Saturday, 23 October 2010

HNIC Talks Brains

There is no doubt that the frequency of diagnosed brain injuries, specifically concussions, has seen an infinite increase as more and more doctors learn about the injury. While there have been great advances in helmet padding and protection as well as campaigns to reduce checks to the head, concussions still happen at an alarming rate in hockey. Some leagues have banned and penalized all contact with the head, and this is something I endorse and applaud. Junior leagues and developmental leagues deserve to give all the players in those leagues a fair shot at advancing their careers, but a concussion can not only derail those plans, but end them completely. That being said, the piece done by CBC's Elliotte Friedman on the Inside Hockey segment was excellent.

Teddy Katz, a reporter for CBC, filed a report one day earlier from the Mayo Clinic in Minnesota about concussions, and his report was excellent as well.

He writes, "The chief medical officer for Hockey Canada, Mark Aubry (who's also the team doctor for the Ottawa Senators) was at the microphone saying any time a player starts feeling that way - a trainer, coach, doctor should immediately remove that player from the ice. And rarely, if ever, allow them to return to play the same day."

This is the one thing that players always try to do: return from a big hit. Most times, the pros can be seen sitting on the bench with glassy eyes as the trainer or another player waves smelling salts under the concussed player's nose. There's an element of "toughness" that players have to exhibit, and "bouncing back" after a big hit is "part of the game".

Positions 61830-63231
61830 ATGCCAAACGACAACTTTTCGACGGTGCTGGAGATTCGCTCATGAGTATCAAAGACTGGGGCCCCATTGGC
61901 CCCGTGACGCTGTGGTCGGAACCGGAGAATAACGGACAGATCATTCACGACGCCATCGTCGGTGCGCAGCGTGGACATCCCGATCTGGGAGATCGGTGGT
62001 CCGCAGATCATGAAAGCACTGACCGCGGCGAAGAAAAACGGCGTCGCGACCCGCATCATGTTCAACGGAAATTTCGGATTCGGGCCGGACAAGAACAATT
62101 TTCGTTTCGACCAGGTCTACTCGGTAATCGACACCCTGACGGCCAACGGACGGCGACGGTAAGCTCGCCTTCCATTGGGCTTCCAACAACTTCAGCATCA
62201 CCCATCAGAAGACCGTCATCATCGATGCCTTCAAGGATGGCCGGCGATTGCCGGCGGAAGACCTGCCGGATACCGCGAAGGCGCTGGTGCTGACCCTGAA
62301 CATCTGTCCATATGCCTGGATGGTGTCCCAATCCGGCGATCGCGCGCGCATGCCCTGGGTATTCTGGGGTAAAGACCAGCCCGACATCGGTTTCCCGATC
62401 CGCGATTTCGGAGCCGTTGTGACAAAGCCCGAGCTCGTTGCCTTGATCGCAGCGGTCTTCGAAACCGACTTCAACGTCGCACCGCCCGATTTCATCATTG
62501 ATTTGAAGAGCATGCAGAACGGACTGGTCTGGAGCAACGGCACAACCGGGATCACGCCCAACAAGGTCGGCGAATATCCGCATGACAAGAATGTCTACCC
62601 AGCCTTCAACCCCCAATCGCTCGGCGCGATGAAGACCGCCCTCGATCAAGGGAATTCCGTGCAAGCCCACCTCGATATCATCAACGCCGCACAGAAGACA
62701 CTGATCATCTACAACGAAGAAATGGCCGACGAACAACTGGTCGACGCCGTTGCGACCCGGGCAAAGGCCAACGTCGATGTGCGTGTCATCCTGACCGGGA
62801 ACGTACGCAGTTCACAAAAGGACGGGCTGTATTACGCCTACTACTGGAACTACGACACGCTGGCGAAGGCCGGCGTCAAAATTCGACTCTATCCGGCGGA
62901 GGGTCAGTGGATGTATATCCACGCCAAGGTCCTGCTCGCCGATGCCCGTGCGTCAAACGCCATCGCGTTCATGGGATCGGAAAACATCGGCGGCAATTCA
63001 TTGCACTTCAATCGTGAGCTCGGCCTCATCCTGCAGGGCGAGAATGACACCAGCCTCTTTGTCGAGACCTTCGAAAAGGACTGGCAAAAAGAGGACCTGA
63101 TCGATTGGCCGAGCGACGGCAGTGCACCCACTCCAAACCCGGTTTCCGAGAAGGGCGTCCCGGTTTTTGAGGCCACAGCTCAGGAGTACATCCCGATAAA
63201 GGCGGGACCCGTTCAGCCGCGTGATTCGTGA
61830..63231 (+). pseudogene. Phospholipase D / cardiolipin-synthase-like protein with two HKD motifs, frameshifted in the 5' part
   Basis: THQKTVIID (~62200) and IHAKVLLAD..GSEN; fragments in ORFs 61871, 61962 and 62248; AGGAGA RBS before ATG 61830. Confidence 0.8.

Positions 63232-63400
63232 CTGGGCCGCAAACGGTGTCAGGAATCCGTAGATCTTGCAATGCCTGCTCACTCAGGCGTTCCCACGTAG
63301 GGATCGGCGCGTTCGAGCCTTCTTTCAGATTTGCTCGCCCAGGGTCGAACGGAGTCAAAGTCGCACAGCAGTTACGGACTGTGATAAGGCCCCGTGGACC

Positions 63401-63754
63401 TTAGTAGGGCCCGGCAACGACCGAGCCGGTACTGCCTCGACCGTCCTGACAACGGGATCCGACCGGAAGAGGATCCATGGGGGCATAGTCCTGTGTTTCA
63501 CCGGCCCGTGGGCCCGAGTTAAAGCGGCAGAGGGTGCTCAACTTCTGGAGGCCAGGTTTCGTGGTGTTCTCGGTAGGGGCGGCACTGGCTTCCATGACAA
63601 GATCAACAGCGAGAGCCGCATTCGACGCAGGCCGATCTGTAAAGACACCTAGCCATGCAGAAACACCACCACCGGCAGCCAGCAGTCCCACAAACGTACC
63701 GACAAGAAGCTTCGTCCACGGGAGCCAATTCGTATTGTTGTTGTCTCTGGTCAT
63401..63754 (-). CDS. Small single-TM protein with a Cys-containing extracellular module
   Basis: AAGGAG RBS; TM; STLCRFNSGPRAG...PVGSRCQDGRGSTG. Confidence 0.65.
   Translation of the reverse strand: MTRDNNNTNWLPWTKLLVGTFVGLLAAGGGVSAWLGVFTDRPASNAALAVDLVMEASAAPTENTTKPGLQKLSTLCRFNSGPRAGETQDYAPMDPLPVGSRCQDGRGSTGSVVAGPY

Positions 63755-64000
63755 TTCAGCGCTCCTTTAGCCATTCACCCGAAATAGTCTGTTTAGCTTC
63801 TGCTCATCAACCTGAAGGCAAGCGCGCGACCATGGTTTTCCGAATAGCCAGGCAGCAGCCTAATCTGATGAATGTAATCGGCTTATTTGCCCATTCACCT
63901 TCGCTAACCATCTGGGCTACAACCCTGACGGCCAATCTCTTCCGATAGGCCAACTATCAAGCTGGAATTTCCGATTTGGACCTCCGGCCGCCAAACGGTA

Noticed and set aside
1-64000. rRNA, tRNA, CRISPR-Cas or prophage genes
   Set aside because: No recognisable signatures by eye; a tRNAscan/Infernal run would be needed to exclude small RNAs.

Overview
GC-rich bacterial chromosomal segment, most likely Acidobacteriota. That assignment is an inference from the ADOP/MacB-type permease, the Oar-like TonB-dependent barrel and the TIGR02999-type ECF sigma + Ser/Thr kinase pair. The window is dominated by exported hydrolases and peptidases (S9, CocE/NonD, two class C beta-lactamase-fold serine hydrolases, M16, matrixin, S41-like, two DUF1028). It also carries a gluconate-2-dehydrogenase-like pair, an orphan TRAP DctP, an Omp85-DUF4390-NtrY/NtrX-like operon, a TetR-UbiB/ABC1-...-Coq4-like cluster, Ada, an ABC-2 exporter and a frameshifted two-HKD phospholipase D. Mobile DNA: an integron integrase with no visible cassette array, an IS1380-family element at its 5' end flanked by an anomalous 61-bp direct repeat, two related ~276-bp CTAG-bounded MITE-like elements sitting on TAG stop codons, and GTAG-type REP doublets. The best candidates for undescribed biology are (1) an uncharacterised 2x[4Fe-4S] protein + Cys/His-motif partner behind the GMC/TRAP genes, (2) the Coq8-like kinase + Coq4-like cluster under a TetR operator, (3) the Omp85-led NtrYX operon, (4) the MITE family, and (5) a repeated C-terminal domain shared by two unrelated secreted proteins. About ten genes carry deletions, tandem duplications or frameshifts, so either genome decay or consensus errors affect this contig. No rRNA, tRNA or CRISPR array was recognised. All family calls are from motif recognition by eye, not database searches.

Except it's not. And Dr. Aubry states that some players lie about their symptoms to remain in the game due to how competitive they are.

Here is what Mr. Katz found:

  • "There are consistently between 70 and 78 reported in a typical year". That number is fairly scary.
  • "Most of the concussions happen in youth hockey". That is downright frightening. Developing brains don't need to be slowed by the effects of a concussion, yet most of the reported concussions happen in youth hockey. Wow.
This article isn't meant to scare you, though. It's being written with young hockey players in mind. I want parents, coaches, referees, arena employees, timekeepers, and anyone else in the arena to be far more cognizant of players who may have take a rap on the noggin.

According to NCAA football rules, any player who is diagnosed with a concussion is not allowed to return to the game, and any loss of consciousness is automatically deemed a concussion for the player's protection. This is a very good rule considering the number of helmet-on-helmet hits that football players see, so there must be something that can be done in hockey as well.

As to what can be done, I'm not sure. I'm not a neurosurgeon nor am I any sort of doctor. What I do know is that players need to be honest with coaches and trainers, and trainers need to be far more protective of the players. I realize that not every single concussion can be prevented, but we can still make up a lot of ground in the treatment and prevention of additional concussions.

That's something we are all responsible for, and something we should be demanding all leagues, from the NHL down to your local beer league and kids' hockey leagues. If your favorite NHL star tells you and your kids to help prevent concussions, there's a very good chance that it will start to sink home.

And knowing is half the battle.

Until next time, keep your sticks on the ice!

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